Climate talks 'at crunch point'
The latest round of United Nations climate talks are reaching "crunch point" as government ministers from around the world make a final push for progress towards a new deal on tackling global warming.
Climate Change Secretary Chris Huhne warned countries that allowing the conference in Cancun, Mexico, to become a "car crash of a summit" was in nobody's interest.
Mr Huhne said there was a willingness to make progress at the conference, which comes after last year's talks in Copenhagen, Denmark, ended in chaos, and urged countries to compromise.
There were some positive signs from the EU, as Spain became the latest country to back a move by Europe to a more ambitious emissions cuts target of 30% reductions on 1990 levels by 2020, up from 20%.
And Mr Huhne said progress could be made on issues such as cutting emissions, tackling deforestation and providing finance for poor countries to deal with climate change.
He said: "Agreement here on the key issues would send a message from Cancun. A global deal on climate change is not an impossible dream. Let's do it."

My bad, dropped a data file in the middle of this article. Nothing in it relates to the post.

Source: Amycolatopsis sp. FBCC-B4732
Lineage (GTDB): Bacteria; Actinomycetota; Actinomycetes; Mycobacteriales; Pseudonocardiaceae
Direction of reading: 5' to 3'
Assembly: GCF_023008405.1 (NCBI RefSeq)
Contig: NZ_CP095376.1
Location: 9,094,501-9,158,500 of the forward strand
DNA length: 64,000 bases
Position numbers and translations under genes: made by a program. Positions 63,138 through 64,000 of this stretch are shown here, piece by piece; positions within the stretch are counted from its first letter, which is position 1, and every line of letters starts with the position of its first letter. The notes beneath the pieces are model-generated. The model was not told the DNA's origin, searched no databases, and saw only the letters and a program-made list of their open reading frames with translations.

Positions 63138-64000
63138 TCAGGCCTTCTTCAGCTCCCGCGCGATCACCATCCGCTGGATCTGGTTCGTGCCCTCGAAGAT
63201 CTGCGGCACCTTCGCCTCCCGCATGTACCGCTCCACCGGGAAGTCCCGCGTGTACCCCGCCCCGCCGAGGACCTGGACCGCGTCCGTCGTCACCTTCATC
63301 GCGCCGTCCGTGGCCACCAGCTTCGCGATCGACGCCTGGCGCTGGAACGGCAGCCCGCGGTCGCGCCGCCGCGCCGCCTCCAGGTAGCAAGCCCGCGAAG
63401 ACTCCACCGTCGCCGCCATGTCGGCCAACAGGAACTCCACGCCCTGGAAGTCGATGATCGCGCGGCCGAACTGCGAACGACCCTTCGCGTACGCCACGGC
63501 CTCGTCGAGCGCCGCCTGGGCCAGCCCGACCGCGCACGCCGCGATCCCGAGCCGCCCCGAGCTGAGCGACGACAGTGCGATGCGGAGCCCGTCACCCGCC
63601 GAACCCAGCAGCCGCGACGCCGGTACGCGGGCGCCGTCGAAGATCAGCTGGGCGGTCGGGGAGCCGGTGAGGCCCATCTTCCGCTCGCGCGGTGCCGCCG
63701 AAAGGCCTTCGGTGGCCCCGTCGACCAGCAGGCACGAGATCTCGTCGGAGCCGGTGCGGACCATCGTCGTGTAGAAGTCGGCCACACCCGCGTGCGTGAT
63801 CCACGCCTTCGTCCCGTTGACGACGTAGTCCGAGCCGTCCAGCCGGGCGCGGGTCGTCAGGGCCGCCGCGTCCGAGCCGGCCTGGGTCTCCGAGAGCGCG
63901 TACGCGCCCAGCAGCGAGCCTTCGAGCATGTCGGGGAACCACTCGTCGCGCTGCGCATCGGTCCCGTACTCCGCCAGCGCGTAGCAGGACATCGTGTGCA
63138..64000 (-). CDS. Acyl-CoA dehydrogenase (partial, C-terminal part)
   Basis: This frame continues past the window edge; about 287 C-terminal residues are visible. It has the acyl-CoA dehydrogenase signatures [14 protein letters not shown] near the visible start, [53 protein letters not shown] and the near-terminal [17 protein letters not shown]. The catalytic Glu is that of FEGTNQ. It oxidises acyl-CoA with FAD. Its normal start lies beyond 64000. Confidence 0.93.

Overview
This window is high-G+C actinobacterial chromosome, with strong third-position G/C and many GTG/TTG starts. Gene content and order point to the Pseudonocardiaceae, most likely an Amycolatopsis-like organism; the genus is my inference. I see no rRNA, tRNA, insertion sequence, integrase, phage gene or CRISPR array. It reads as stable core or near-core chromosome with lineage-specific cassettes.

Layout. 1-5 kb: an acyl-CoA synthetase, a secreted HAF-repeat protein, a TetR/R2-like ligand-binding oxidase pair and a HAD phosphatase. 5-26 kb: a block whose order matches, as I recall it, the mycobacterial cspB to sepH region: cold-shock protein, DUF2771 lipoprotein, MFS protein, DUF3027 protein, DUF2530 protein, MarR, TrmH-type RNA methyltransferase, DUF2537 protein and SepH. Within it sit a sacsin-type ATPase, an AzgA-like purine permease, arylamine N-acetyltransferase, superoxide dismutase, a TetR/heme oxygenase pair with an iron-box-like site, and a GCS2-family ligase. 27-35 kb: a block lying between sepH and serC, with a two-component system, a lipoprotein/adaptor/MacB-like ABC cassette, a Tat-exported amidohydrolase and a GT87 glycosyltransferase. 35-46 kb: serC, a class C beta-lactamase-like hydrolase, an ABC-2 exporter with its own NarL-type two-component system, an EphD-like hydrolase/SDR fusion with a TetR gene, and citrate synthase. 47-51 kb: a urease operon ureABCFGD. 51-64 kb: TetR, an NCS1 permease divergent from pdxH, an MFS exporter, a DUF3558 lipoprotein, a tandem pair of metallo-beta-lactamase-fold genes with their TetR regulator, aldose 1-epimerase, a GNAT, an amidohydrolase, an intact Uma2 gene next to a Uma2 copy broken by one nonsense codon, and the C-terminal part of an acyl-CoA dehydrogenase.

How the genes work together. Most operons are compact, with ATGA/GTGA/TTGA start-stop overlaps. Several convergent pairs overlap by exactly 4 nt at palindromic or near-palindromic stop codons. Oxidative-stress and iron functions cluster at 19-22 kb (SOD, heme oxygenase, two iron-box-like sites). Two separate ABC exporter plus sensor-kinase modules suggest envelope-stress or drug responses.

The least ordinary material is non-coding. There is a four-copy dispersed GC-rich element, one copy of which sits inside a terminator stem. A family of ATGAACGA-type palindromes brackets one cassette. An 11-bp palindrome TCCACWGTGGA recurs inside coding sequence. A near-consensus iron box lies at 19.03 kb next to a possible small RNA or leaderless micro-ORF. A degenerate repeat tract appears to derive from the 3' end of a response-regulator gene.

Addressing the conference, he told ministers from around the world he wanted to see a legally-binding deal that kept temperature rises to 2C or less.
Mr Huhne has been co-chairing meetings on emissions cuts and leading discussions on the thorny issue of the future of Kyoto, the existing climate treaty that covers most rich nations but not major emitters including the US and China, which has threatened to scupper progress on other issues.
A failure by negotiators at Cancun to make progress towards a new deal would further undermine the UN climate negotiating process, which was left reeling after the Copenhagen talks failed to deliver the hoped-for international legally-binding agreement on cutting emissions and tackling global warming.
But the UN's former top climate official, Yvo de Boer, who presided over the Copenhagen meeting, said he believed there was a "very good" chance that a deal could be done at the next conference in South Africa in 2011.